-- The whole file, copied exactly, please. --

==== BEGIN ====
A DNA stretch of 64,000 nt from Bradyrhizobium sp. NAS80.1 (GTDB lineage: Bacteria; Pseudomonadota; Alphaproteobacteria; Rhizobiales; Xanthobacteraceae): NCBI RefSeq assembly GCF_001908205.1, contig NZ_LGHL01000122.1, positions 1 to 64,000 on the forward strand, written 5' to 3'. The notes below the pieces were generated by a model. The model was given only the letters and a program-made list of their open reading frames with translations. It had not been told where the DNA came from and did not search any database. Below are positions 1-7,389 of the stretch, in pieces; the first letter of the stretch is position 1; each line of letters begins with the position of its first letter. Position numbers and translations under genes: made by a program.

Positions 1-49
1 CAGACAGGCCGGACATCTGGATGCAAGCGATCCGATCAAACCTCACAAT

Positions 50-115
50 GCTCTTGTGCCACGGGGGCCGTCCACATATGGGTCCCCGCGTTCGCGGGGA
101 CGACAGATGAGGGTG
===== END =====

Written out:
A DNA stretch of 64,000 nt from Bradyrhizobium sp. NAS80.1 (GTDB lineage: Bacteria; Pseudomonadota; Alphaproteobacteria; Rhizobiales; Xanthobacteraceae): NCBI RefSeq assembly GCF_001908205.1, contig NZ_LGHL01000122.1, positions 1 to 64,000 on the forward strand, written 5' to 3'. The notes below the pieces were generated by a model. The model was given only the letters and a program-made list of their open reading frames with translations. It had not been told where the DNA came from and did not search any database. Below are positions 1-7,389 of the stretch, in pieces; the first letter of the stretch is position 1; each line of letters begins with the position of its first letter. Position numbers and translations under genes: made by a program.

Positions 1-49
1 CAGACAGGCCGGACATCTGGATGCAAGCGATCCGATCAAACCTCACAAT

Positions 50-115
50 GCTCTTGTGCCACGGGGGCCGTCCACATATGGGTCCCCGCGTTCGCGGGGA
101 CGACAGATGAGGGTG